7. Watership Downwatership-down

“Animated movie about talking rabbits” conjures up certain images, but Watership Down is way more respectable and dignified than you’d expect. The cast of British character actors, led by the awesome John Hurt, certainly helps, but more than anything the film really takes itself seriously. At its core, this is a survival story about a group traversing through a dangerous environment and seeking a new home. There’s a real weight to this journey and the conflicts with others are more violent and graphic than you’d expect. A big part of this is the animation style, which is detailed and also does a great job conveying danger. The film also has a fairly interesting mythology and spiritual aspect. The film on the whole is a gem and I hope with the recent Criterion release more audiences discover its charms.

6. Fantasiafantasia-poster-1940

Disney has a wide catalogue of titles to choose from but I never had any doubt Fantasia would be representing the juggernaut here. Classic Disney animation is certainly beautiful and Fantasia allows it to be appreciated without the distractions of comic sidekicks or simplistic morals. Instead, Fantasia offers a collection of creative shorts which feature some stellar animation and are set to some amazing classical music. There’s also all sorts of variety in these various shorts. The Nutcracker Suite is an artistic expression of changing seasons, Rite of Spring is a history of evolution on Earth, The Pastoral Symphony is Greek myth, etc. The highlight is the climax; Night on Bald Mountain, which involves a demon unleashing all sorts of evil in a German expressionist inspired setting.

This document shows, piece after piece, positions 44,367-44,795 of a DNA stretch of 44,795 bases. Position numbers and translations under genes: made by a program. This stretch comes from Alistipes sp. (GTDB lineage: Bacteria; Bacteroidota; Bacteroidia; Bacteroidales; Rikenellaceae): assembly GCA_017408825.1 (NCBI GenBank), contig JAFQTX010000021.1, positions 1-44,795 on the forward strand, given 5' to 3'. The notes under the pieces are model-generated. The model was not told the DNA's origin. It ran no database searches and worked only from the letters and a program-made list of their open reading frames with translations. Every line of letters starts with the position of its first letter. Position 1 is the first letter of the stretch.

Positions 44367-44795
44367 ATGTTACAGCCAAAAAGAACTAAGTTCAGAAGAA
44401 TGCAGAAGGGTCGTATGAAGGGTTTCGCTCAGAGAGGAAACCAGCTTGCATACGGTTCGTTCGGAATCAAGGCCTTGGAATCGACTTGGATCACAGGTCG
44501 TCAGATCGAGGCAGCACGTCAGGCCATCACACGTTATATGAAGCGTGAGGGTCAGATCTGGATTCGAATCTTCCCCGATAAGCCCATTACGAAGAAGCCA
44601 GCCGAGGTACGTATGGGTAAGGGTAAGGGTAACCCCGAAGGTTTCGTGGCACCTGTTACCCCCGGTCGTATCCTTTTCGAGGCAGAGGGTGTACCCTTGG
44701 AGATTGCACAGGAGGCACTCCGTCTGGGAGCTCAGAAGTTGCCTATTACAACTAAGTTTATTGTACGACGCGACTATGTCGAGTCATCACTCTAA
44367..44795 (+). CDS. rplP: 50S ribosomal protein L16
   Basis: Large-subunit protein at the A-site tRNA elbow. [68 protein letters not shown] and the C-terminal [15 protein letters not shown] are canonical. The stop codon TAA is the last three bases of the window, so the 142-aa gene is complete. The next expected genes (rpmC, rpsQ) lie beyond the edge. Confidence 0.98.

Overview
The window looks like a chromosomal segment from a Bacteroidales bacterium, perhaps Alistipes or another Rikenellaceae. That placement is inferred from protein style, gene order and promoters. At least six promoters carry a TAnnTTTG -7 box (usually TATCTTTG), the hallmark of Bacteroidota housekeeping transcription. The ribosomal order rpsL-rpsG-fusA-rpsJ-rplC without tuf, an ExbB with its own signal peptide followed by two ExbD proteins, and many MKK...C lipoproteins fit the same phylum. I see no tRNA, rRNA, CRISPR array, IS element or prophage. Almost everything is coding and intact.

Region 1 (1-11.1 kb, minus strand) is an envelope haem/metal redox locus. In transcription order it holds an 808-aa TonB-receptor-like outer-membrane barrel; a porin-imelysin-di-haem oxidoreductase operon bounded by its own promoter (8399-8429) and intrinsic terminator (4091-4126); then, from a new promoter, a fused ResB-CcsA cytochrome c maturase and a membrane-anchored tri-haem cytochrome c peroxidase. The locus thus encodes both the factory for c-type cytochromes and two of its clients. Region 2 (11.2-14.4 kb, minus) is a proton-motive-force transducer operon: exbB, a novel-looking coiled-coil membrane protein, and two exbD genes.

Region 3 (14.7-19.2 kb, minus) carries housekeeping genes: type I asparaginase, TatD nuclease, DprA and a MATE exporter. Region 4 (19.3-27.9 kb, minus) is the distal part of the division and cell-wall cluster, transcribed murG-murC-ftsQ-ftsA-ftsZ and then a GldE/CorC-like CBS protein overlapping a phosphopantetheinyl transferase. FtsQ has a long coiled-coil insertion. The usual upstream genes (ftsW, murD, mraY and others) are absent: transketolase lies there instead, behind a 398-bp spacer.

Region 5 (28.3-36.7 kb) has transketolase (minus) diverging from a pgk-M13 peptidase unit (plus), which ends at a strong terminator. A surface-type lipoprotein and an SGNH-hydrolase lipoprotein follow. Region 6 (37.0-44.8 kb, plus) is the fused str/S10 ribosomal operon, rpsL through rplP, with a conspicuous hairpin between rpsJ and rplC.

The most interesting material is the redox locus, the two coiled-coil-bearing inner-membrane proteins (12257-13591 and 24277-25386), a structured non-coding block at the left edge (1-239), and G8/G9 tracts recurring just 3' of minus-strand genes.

5. WALL-Ewall_e

Unlike Disney, I had a harder time making my Pixar selection. The Toy Story movies mean a lot to me and The Incredibles is all kinds of awesome, but ultimately I settled on WALL-E, which is most certainly Pixar’s most daring and ambitious film. The very notion of a near $200 million family movie about excessive consumption and the near destruction of the human race is insanely bold and the fact that Pixar turned that into a $500 million smash hit that also received heaps of critical praise speaks a lot to the studio’s prowess. But there are other courageous choices here too, like the fact that the first 45 minutes of the film are completely devoid of dialogue. Beyond that, the film’s core themes are well-realized and its depiction of a barren Earth are pretty incredible.

4. Waltz with Bashirwaltz-with-bashir-movie-poster-2008-1020457621

The fact that Waltz with Bashir is an Israeli animated pseudo-documentary alone makes the film a unique artifact, but this is a lot more than just a novel curiosity. Rather, Waltz with Bashir is a fascinating exploration of identity and the consequences of war. The fact that the central war is the Lebanon War of 1982 also adds a lot to the proceedings as it’s a conflict that’s rarely been depicted on film. The animation is also really stylish and there are some strikingly surreal sequences which really stand out. All told the film is one of the most unique and powerful animated films you’ll ever see.

3. Princess Mononokeprincess-mononoke-movie-poster-1997-1020473311